Monthly Archives: March 2015

4) The Shadow Cabinet

Book Three of The Shades of London

By: Maureen Johnson

Date Finished: 02.22.15

by Maureen Johnson

 Busted by a girl and her trusty bicycle. Well played, MI-5.

Rory’s world is crumbling fast, and the only protection she has is in lying low. She is whisked away to a safe house and allowed no contact with her family and friends who think she’s a missing person. But Rory isn’t the sort to sit still for, well, any length of time when people she cares about are in danger. She will take on secret societies, death cults, and covert government agencies to get back the people she’s lost.

My love for this series has been proclaimed twice on this blog and does not falter with this latest installment. The Name of the Star remains my favorite while The Madness Underneath is a fascinating look at the aftermath of a trauma… all leading to even greater trauma in The Shadow Cabinet. This one is by far the grittiest of the three, but doesn’t neglect Rory’s Southern sass (or the wonderfully entertaining tales of her crazy Louisiana relatives). Which is important. The book is well-balanced with new characters to fall in love with or to fear, old characters to have feelings about on a deeper level, and another blasted cliffhanger. Something big is coming. And I hate waiting.

IF YOU ARE MAUREEN JOHNSON, SKIP THE FOLLOWING PARAGRAPH:
But ultimately, I prefer to have these books in my life than wait for the complete set. This way I get to remember the many great moments as I wallow in impatience.

IF YOU ARE MAUREEN JOHNSON, CONTINUE READING FROM HERE:
This series is brilliant. All three books are masterpieces of pace, wit, danger, and surprises. They’ve made me scream at the printed page, laugh out loud (in embarrassingly public places), and cry. And I am devastated that I can’t have it all right now. I would totally read an 800 page Shadow Cabinet if it wrapped everything up.

If you start this series (and you really should), let me draw your attention to an additional Shades of London story called The Boy in the Smoke which gives an account of how Stephen gained his ability and started working in London. Stephen is one of my Favorite Fictional Dudes of All Time, and The Boy in the Smoke is a beautiful read. I suggest reading it either before or after The Madness Underneath (it would spoil part of The Name of the Star and part of The Shadow Cabinet wouldn’t make as much sense without it). It’s available for free here.

P.S. I pre-ordered this book, so it came with these awesome stickers. All of which apply.

Shadow Cabinet stickers

At the end of the day: Really, really for me

3) Fairest

Prequel to the Lunar Chronicles

By: Marissa Meyer

Date Finished: 02.09.15

by Marissa Meyer

Princess Levana has grown up in the shadow of her sadistic older sister, Channary, and is the constant target of Channary’s cruelty. A good-natured palace guard is the only person to show her any sort of kindness. Though he is married and devoted to his family, what could his courtesy mean if not love? Levana relentlessly pursues him, demanding the love she’s never known.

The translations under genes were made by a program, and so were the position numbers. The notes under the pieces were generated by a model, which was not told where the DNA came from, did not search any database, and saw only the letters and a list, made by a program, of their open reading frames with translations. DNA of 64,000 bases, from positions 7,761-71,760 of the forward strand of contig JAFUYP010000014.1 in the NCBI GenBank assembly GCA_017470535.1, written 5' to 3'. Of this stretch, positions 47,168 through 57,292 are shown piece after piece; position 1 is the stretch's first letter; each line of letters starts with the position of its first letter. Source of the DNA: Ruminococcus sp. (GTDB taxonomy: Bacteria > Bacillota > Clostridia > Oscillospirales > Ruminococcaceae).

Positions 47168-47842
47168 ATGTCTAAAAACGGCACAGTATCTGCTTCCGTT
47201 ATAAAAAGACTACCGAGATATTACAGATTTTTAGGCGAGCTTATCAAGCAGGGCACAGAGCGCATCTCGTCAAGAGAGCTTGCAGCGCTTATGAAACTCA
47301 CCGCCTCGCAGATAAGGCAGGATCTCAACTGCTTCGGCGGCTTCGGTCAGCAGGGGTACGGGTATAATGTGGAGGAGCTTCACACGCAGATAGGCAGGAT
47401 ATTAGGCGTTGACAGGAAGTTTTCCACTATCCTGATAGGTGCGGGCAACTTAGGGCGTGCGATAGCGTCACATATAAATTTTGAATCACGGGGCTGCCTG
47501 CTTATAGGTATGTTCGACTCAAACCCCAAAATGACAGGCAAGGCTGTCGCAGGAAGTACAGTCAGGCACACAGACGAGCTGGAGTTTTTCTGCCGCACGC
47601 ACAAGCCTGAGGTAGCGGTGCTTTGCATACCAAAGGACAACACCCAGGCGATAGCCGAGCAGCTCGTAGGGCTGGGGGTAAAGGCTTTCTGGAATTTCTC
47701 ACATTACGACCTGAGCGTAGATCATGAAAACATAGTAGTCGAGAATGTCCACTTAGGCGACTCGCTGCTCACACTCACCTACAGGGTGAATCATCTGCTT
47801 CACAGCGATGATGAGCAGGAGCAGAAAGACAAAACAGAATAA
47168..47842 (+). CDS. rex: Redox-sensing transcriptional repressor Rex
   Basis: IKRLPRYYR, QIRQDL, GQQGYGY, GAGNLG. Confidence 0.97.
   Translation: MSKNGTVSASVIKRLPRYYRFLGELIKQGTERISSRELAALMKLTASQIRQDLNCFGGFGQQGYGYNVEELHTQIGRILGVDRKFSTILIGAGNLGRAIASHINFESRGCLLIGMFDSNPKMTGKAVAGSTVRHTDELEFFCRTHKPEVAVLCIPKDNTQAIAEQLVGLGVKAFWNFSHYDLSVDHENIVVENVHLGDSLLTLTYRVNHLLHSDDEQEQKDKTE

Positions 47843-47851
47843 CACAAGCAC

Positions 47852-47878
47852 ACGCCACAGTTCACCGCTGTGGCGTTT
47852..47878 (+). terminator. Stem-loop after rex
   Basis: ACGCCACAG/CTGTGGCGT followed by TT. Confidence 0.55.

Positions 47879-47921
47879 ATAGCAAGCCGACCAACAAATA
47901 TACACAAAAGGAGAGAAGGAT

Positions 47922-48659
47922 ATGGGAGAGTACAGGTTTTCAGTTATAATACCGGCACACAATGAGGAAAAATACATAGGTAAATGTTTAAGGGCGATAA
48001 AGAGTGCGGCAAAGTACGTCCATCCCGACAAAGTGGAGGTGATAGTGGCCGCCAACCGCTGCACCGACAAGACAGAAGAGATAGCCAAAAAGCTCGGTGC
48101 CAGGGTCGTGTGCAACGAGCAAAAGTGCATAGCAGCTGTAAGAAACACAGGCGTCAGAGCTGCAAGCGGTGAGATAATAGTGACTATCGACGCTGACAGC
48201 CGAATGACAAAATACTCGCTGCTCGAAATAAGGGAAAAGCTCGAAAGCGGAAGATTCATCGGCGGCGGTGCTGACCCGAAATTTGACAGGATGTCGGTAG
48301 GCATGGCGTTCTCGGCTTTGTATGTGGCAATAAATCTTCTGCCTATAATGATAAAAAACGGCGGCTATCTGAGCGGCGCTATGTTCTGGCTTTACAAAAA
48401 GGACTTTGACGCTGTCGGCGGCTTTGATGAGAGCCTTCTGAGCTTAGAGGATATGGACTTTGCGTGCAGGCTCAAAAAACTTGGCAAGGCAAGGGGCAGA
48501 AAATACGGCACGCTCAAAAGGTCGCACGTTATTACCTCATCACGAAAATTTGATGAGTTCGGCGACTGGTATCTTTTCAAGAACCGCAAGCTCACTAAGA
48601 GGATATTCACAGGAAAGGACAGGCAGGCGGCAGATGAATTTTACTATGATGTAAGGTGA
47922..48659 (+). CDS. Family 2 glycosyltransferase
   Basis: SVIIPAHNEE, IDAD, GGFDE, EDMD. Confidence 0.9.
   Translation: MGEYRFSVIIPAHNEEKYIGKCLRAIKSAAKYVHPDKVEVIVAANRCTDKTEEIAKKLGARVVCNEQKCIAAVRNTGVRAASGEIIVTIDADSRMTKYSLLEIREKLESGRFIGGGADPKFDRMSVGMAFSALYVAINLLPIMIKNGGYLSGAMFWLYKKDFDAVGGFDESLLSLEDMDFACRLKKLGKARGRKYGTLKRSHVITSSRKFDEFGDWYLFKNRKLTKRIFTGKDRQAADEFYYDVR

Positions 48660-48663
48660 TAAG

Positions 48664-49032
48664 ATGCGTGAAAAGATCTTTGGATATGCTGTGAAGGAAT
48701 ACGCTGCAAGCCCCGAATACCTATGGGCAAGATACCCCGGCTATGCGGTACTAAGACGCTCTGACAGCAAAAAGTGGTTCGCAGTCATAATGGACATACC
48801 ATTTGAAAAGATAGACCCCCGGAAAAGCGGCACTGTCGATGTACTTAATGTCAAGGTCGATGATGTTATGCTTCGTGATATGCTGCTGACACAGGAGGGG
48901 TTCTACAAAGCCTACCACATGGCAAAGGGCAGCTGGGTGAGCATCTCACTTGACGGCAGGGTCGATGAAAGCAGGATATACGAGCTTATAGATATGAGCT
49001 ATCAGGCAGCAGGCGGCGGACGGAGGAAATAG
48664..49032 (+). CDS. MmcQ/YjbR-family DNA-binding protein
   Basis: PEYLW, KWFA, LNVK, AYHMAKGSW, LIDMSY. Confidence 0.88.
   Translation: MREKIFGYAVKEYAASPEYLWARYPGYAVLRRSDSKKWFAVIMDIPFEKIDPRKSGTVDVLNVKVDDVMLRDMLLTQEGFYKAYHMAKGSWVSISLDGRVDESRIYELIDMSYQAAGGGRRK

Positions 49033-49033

Fairest is part of the Lunar Chronicles (Cinder, Scarlet, and Cress with Winter to be published later this year) that tells the backstory of the series’ evil queen. The previously published books contain a few chapters from Levana’s point of view, but this is all Levana all the time. The chapters in Scarlet and Cress sparked my interest and so I was ecstatic when Meyer announced that she would publish an entire book that told Levana’s story. I waited with bated breath for the volume that would show Levana as a misunderstood young soul before her transformation into power hungry evil queen. Which isn’t Fairest. Belatedly, I read in article in which Meyer explains that Fairest is meant to let the reader understand Levana’s journey and not necessarily to make her a sympathetic character. Mission accomplished.

It’s a bit of a harrowing read, truth be told. The book is a rather up close look into madness and brokenness. Levana’s experience of love has been so twisted that her expression of it is hostile and poisonous.  I want to believe that kind of abuse is exaggerated, but I know it’s a reality for too many people. And the entire book is spent inside a madwoman’s mind who believes she is completely justified, even wise. This is not your fluffy fairy tale or a cute twist on the classic villain. Levana is a seriously unsettling adversary, and she started young.

So where does Fairest fit into the rest of the Lunar Chronicles? Chronologically, it’s at the beginning, but I would recommend reading it after Cress as it was released. That way the surprises of the first three are still surprises and you have Winter to look forward to. And, hopefully, this story will make Winter even more satisfying. It’s the hardest of the series to read – not that it’s dull or plodding, rather it’s heartbreaking – but I’m glad Meyer was able to publish it. Levana is a major player in the Lunar Chronicles and her story set the entire series into motion. I very much look forward to re-reading the original three books armed with the information revealed in this book.

At the end of the day: For me (in context)